We offer sales incentives and discounts through various programs to customers and consumers. These incentives are accounted for as a reduction of revenue. Certain sales incentives are recognized at the time of sale while other incentives, such as bottler funding and customer volume rebates, are recognized during the year incurred, generally in proportion to revenue, based on annual targets. Anticipated payments are estimated based on historical experience with similar programs and require management judgment with respect to estimating customer participation and performance levels. Differences between estimated expense and actual incentive costs are normally insignificant and are recognized in earnings in the period such differences are determined. In addition, certain advertising and marketing costs are also recognized during the year incurred, generally in proportion to revenue.

Income Taxes

In determining our quarterly provision for income taxes, we use an estimated annual effective tax rate which is based on our expected annual income, statutory tax rates and tax planning opportunities available to us in the various jurisdictions in which we operate. Subsequent recognition, derecognition and measurement of a tax position taken in a previous period are separately recognized in the quarter in which they occur.

Goodwill and Other Nonamortizable Assets

In connection with our acquisitions of PBG and PAS, we reacquired certain franchise rights which provided PBG and PAS with the exclusive and perpetual rights to manufacture and/or distribute beverages for sale in specified territories. In determining the useful life of these reacquired franchise rights, we considered many factors including the existing perpetual bottling arrangements, the indefinite period expected for the reacquired rights to contribute to our future cash flows, as well as the lack of any factors that would limit the useful life of the reacquired rights to us, including legal, regulatory, contractual, competitive, economic or other factors. Therefore, certain reacquired franchise rights, as well as perpetual brands and goodwill, will not be amortized, but instead will be tested for impairment at least annually. Certain reacquired and acquired franchise rights are amortizable over the remaining contractual period of the contract in which the right was granted.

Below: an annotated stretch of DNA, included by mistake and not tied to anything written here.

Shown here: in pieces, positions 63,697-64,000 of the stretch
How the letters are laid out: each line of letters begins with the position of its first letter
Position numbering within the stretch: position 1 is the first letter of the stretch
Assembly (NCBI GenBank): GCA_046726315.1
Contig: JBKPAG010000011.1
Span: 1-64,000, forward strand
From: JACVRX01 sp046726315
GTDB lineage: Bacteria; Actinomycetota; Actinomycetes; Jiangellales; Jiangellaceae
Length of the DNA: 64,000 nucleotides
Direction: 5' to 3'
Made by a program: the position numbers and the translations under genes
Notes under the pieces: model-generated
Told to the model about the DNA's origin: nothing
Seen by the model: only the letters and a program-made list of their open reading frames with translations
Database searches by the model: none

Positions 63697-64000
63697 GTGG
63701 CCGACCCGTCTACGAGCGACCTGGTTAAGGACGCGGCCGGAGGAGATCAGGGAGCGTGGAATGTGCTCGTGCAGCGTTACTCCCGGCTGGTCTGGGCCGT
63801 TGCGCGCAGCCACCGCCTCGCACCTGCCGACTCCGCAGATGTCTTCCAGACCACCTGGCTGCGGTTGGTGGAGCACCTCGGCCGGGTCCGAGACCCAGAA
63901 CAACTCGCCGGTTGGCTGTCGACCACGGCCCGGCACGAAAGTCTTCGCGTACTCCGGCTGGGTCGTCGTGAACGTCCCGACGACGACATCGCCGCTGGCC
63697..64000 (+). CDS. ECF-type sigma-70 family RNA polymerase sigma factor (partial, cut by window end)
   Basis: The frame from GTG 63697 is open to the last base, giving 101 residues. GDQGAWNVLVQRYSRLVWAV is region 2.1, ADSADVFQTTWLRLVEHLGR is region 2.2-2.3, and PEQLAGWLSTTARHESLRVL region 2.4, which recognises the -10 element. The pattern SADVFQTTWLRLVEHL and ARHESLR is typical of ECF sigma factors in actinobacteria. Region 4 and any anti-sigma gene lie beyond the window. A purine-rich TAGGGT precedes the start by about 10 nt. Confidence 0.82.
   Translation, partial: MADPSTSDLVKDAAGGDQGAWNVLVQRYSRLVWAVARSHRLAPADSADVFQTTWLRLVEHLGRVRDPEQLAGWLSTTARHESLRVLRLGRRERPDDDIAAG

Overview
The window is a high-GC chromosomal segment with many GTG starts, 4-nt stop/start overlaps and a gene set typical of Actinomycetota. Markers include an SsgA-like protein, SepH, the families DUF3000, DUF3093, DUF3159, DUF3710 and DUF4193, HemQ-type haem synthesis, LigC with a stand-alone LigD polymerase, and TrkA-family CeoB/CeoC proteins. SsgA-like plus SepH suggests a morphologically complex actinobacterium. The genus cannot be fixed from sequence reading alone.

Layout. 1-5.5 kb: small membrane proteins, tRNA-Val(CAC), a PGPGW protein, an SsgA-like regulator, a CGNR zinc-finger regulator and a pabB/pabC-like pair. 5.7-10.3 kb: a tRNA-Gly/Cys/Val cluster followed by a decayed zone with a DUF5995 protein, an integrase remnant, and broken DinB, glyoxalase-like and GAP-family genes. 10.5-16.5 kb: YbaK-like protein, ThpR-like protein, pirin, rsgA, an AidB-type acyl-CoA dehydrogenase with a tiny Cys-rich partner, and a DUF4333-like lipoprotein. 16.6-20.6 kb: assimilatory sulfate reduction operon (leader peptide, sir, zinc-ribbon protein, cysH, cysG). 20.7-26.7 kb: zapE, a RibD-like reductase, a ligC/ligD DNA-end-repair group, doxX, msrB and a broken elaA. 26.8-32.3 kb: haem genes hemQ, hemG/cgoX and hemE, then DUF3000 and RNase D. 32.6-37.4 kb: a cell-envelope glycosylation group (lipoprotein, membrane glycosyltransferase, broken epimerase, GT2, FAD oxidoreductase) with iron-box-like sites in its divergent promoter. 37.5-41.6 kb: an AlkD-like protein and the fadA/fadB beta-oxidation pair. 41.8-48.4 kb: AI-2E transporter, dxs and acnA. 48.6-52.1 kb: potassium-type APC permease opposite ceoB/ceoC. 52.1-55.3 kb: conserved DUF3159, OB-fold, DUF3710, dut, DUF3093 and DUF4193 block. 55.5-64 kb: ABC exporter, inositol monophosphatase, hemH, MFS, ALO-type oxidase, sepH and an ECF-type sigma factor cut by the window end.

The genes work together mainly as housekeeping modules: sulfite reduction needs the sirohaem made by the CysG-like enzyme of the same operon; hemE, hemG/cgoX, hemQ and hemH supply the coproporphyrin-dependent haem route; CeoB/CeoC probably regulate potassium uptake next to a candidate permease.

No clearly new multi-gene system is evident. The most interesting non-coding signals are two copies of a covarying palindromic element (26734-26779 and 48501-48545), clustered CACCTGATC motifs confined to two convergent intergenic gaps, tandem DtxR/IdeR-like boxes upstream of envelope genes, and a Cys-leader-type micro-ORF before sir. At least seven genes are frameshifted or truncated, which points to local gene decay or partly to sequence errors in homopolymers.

34


Table of Contents

On December 7, 2009, we reached an agreement with DPSG to manufacture and distribute Dr Pepper and certain other DPSG products in the territories where they were previously sold by PBG and PAS. Under the terms of the agreement, we made an upfront payment of $900 million to DPSG on February 26, 2010. Based upon the terms of the agreement with DPSG, the amount of the upfront payment has been capitalized and will not be amortized, but instead will be tested for impairment at least annually.

Our Business Risks

 

We discuss expectations regarding our future performance, such as our business outlook, in our annual and quarterly reports, press releases, and other written and oral statements. These “forward-looking statements” are based on currently available information, operating plans and projections about future events and trends. They are inherently uncertain, and investors must recognize that events could turn out to be significantly different from our expectations. We undertake no obligation to update any forward-looking statement, whether as a result of new information, future events or otherwise.